There has been a lot of talk this election cycle about the 1 percent, the richest people in this country. But there’s been very little said about the other 1 percent — the 1 percent of Americans who have put their lives on the line and their blood in the sand for the past decade.
We will end up spending somewhere north of $2 trillion — that’s trillion with a T — on the wars that followed 9/11. What will we spend on the soldiers, sailors, airmen, and Marines we sent to fight them?
This is not a question that occupies most of the politicians looking for our votes on Tuesday, but it is a question that gnaws at Jack Hammond. He retired this year as a brigadier general after 30 years in the Army, and spent too much of that career on multiple tours in Iraq and Afghanistan.
He saw too many good people die or come home missing arms or legs or pieces of their souls. The wounds weren’t just from bullets and shrapnel. During his last tour, in Kabul, there were 180 men and women in his unit and in less than a year eight marriages broke up.
Hammond now heads up Home Base, the program at Massachusetts General Hospital that treats the invisible wounds of war, traumatic brain injury, and post-traumatic stress disorder, that affect anywhere from one-quarter to one-third of combat veterans of Iraq and Afghanistan.
Hammond was sitting in the dining room of a golf club a couple of weeks ago when a young soldier stood up before a bunch of businessmen from Sudbury and explained what an improvised explosive device had done to his brain.
The soldier came home to Massachusetts, checked himself into a motel, and tried to kill himself. “I couldn’t even do that right,” the soldier said, and Jack Hammond felt a lump in his throat.The suicide rate among returning veterans is three times that of the general population. “We’re going to have a lot of young veterans coming home who need help,” Hammond said.
And it’s not just the vets. Dr. Paula Rauch, who runs the family team for Home Base, says that for every warrior, there are 10 worriers. The families and loved ones of veterans have endured their own wars, and they often need help, but government rules don’t cover significant others.
Two battalions from Massachusetts, one from Melrose, the other from Worcester, returned from Afghanistan last summer. They saw heavy action. Thirty percent of those soldiers are out of work, Hammond says.
“While some vets have mental health issues, the main issue is finding a job, the sense of self-worth that comes with that,” Hammond said. “This transition from military life to civilian life is a stark contrast. Most of them just want a job.”
On the bright side, a lot of vets are heading back to school. “The new GI bill is huge,” Hammond said. “We’ve found that the vets who are going to school are also more likely to reach out for help. The challenges are for those who don’t have a job, who are not in school.”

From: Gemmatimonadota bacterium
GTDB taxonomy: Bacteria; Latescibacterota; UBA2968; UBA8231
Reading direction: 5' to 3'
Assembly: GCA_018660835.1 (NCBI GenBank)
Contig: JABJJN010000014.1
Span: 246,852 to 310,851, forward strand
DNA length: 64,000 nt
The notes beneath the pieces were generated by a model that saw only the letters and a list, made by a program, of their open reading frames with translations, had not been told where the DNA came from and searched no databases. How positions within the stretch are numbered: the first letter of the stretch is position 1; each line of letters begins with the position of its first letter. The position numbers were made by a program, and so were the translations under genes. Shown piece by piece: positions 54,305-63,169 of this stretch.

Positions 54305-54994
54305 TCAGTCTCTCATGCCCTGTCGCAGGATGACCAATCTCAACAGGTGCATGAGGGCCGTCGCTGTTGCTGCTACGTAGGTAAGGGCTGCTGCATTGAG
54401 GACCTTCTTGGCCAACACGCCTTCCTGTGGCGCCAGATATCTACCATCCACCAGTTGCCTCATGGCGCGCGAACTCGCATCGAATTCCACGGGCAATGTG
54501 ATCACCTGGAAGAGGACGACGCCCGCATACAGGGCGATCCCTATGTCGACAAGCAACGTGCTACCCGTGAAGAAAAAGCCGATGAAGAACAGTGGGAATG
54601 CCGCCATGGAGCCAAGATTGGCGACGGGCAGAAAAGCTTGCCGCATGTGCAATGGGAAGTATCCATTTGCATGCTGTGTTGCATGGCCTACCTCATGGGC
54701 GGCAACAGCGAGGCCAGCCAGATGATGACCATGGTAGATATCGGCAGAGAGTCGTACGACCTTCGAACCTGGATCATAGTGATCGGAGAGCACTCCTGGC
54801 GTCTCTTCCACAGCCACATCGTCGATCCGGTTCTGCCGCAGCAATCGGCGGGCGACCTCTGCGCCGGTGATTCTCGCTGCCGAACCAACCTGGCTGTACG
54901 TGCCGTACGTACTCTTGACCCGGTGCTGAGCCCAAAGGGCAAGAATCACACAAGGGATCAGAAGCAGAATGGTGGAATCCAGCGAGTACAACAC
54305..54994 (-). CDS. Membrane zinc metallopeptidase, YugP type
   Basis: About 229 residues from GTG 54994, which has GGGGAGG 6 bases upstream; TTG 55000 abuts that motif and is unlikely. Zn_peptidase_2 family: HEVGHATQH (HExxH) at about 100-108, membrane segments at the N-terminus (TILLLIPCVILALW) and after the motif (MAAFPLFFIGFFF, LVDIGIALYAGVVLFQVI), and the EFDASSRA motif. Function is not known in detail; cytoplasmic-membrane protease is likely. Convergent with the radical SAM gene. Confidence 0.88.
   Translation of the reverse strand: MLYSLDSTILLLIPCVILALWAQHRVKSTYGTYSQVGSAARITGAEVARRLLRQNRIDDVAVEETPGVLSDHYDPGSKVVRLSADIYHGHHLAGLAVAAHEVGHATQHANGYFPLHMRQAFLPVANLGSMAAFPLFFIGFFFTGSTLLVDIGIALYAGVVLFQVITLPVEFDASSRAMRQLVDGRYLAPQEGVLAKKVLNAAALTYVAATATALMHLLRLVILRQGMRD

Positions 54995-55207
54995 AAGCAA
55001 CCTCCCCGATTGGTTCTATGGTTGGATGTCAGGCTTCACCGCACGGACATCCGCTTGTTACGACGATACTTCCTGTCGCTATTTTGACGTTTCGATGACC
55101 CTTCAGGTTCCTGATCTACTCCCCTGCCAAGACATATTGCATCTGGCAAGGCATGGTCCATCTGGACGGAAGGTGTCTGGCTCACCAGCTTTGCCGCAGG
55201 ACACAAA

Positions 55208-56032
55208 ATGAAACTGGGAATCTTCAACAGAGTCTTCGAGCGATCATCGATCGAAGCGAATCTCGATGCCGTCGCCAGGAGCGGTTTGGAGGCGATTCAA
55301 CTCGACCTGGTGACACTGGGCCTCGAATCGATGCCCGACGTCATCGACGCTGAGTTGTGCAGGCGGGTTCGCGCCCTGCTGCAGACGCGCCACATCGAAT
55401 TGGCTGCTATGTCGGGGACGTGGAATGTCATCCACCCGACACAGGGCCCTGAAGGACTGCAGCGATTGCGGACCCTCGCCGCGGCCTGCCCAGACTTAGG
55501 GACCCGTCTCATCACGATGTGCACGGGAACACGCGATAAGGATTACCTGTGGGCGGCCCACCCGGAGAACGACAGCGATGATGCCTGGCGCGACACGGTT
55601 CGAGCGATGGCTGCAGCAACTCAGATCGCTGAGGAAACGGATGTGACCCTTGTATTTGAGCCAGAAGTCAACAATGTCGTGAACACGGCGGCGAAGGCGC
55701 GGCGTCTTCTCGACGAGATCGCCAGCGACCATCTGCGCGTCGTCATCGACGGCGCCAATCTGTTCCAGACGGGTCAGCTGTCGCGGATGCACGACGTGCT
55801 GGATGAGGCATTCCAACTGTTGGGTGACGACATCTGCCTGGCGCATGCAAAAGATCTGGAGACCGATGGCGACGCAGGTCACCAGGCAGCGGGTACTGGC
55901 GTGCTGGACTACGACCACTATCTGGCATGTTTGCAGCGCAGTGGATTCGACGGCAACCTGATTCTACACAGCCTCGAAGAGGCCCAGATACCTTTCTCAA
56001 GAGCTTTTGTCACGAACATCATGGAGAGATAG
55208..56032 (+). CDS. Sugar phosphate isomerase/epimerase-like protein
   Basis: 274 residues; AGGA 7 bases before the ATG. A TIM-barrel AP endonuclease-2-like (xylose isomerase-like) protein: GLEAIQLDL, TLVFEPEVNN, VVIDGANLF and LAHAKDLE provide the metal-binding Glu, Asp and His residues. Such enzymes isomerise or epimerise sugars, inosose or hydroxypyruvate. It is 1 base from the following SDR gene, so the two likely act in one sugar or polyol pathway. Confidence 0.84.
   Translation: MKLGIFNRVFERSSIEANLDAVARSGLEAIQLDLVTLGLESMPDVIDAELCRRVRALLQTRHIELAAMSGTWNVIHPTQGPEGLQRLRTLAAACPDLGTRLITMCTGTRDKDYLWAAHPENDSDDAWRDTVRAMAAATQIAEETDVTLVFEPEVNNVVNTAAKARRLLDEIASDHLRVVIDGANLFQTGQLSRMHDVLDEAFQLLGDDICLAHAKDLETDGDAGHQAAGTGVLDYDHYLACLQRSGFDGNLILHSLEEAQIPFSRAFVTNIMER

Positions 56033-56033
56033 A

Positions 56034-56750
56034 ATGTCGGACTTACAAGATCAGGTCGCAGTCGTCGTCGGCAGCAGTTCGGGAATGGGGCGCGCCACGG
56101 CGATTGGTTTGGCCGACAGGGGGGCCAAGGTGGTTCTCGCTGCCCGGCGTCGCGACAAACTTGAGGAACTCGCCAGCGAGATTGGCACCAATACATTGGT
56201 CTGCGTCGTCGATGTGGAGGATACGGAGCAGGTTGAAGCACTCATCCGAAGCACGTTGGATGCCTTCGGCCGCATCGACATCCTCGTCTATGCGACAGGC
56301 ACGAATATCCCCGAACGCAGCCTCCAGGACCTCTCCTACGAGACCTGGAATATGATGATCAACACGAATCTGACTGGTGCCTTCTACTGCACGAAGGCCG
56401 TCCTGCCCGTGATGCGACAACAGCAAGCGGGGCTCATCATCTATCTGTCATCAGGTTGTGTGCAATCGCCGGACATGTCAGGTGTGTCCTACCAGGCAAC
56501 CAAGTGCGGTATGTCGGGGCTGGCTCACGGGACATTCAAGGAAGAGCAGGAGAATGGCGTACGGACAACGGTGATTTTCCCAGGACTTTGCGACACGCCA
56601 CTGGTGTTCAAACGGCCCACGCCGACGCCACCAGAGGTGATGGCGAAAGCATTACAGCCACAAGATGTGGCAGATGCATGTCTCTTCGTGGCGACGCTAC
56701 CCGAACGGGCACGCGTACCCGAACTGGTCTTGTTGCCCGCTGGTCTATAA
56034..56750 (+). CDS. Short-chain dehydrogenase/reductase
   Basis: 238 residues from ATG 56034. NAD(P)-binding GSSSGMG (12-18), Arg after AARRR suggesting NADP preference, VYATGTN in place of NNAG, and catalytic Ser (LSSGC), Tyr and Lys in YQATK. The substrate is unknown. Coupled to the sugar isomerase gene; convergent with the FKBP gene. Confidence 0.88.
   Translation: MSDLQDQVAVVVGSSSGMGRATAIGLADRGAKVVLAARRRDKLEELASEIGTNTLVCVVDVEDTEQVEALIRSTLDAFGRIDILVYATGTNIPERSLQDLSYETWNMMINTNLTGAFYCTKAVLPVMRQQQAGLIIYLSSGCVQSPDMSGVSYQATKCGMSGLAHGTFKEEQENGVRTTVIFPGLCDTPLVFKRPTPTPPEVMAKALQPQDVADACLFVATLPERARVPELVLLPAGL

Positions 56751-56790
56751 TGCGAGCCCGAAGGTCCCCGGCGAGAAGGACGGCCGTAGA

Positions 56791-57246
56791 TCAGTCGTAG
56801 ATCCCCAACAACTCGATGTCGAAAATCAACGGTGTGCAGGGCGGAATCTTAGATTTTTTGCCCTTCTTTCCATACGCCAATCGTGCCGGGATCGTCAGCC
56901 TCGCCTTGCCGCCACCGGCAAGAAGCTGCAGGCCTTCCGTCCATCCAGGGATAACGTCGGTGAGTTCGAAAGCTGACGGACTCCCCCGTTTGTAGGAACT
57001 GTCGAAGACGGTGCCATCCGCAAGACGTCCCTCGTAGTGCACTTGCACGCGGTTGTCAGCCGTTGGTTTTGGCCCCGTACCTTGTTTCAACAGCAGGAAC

As vets filter out into civilian life, much of the burden will fall on the Veterans Administration. “The VA in Massachusetts is one of the best,” Hammond said.
But by its own rules, the VA can’t treat vets who come out with anything less than an honorable discharge. What about the vets who earned a less than honorable discharge precisely because of what
they experienced on the battlefield?
“We help them,” Hammond said. “I think as we go forward, the public-private partnerships like ours are going to be crucial. The challenge is getting the bureaucracy to mesh.”
The military had to be flexible in Iraq and Afghanistan as the rules of engagement shifted with the sands. In engaging with our vets, we need to be as flexible in helping them.
The wars in Iraq and Afghanistan have been largely out of sight, out of mind, for most Americans. But Hammond believes most Americans want to do whatever it takes to help the veterans of these wars. As long as they know about it.
“When I meet with corporate folks, and tell them the problems our people are facing, it’s a news flash to them. They don’t understand the scope. But that’s because they haven’t been told. Once they understand, it’s like, ‘What can we do to help?’
“We’ve told our philanthropic donors, we expect the need to increase. It’s bothersome to consider the money we spent on the wars. We shouldn’t have to worry about taking care of veterans. It’s a moral obligation we all have. The other long-term piece of this is that if we betray their trust, the concept of an all-volunteer military will not last. It’s an experiment, but it’s only half done. The soldiers fulfilled their half. We have to finish the other half.”
Speaking of half, what if half the $2 billion that has been spent on the presidential campaigns had been set aside instead to help vets? What if the politicians and PACs who have bombarded us for months with insipid or intellectually insulting ads had used half of that money to help the veterans of these wars? Can’t we ask for more for the people of whom we’ve asked so much?